Americans React To End Of Jobless Benefits: “I Just Don’t Know What To Do, Except Pray”

"It's going to put my family and me out on the streets," is a perspective shared by many of the 1.3 million Americans about to lose their emergency unemployment claims. The program, started during the recession, was intended to help jobless people after they exhausted state benefits, typically lasting six months. House Republicans resisted continuing the benefits without budget cuts elsewhere to cover the cost. As Bloomberg reports, opponents say the extended benefits discourage the unemployed from accepting jobs and that the program should be curtailed, given the recovery in the nation’s labor market.This has profound implications for the oh-so-important unemployment rate that  the Fed is so dependent upon...

Pending Home Sales Plunge At Fastest Pace Since April 2011

For the 5th month in a row, pending home sales missed expectations (though a silver lining is a positive print MoM - breaking a 5-month streak). Year-over-year, home sales collapsed at 4% - its worst drop since April 2011, and that even after prior data was revised lower. Still, despite this ongoing plunge, there is always hope - as engendered by NAR's chief economist who states (somewhat unconfidently), "we may have reached a cyclical low." Cylical low indeed - just don't look at the chart.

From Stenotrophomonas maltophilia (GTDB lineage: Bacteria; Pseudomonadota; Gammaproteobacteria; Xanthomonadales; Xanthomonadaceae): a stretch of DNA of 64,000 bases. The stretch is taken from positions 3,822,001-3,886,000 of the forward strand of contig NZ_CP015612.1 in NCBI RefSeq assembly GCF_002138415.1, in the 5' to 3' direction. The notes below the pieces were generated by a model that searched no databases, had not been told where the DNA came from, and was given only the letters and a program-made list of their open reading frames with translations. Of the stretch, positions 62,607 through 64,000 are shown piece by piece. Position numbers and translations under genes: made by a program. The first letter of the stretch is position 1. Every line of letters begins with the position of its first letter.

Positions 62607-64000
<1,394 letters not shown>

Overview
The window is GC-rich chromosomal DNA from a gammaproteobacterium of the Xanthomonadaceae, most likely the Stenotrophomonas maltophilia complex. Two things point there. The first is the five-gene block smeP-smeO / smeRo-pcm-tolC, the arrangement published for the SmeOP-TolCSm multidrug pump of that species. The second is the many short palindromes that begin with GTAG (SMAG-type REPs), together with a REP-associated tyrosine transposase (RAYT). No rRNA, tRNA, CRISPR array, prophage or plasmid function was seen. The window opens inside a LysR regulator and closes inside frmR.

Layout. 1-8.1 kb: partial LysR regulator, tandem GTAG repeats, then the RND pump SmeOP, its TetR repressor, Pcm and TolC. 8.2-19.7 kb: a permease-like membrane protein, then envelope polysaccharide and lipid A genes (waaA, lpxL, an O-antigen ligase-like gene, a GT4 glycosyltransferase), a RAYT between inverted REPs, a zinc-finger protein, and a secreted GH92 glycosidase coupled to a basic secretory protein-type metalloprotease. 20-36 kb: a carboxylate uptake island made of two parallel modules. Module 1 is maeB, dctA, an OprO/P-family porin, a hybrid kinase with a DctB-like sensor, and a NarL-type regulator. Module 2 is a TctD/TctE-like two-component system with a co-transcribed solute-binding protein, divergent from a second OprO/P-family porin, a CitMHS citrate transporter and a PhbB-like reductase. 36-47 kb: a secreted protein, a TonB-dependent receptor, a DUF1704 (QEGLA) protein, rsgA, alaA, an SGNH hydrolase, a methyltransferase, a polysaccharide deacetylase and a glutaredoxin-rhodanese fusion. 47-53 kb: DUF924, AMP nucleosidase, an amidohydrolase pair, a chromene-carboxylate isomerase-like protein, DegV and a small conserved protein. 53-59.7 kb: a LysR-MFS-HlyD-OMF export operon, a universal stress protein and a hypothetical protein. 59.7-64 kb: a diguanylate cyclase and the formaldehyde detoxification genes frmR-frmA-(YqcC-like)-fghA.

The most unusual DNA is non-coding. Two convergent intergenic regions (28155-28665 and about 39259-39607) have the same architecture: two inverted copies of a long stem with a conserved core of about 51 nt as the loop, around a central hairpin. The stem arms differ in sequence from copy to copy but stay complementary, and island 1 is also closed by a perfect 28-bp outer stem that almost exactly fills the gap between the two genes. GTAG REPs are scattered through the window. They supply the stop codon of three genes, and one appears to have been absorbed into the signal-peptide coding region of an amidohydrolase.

Twitter (Re)Enters Bear Market

For the second time in its brief life as a publicly-traded stock, the latest exhibit in 2013's FOMO meme has hit a bear market. Twitter has dropped 20% from its all-time high and must - must - be a bargain here?

Art Cashin's Poetic 2013 Summary

From Paula Dean and twerking to Drones and Duck Dynasty with a peotic sprinkling of Mandela, Thatcher, "if you like it you can keep it", and government shutdown; UBS' avuncular floor director Art Cashin unleashes his latest ode with a subtle reminder of the most important 'word' for 2013 - FOMO - "fear of missing out."

Record ECB Bond Sterilization Failure

As we observed two weeks ago, Europe's year-end liquidity situation is dire and deteriorating. On December 17, the ECB failed to sterilize its cumulative €184 billion in SMP bond purchases by a whopping €32 billion, the second such failure in one month. Since then things have gotten progressively worse, as banks, already scrambling for year-end liquidity, and eager to preserve their windows well-dressed by having crisp European currency on their balance sheet instead of sterilized ECB bonds on December 31, have led to two more sterilization failures, first a week ago when 103 bidders only indicated interest for €140 billion of SMP bonds, leaving a €39 billion shortfall, culminating with the sterilization failure from this morning, when a tiny 89 banks submit bids for only €104.8 billion in ECB purchased bonds, leaving a record unsterilized gaping hole of €74 billion.

The US Dollar Is Dumping Again...

For the second time in a week, the market is running (not walking) away from the USD. Despite all the equity market exuberance over the taper, the USD is now unchanged from the FOMC decision and in relative free-fall for the world's reserve currency - on a scale we saw during last Friday's craziness... Treasuries are modestly bid this morning, equities are flat and precious metals are lower (thogh gold is recovering as the USD sinks)...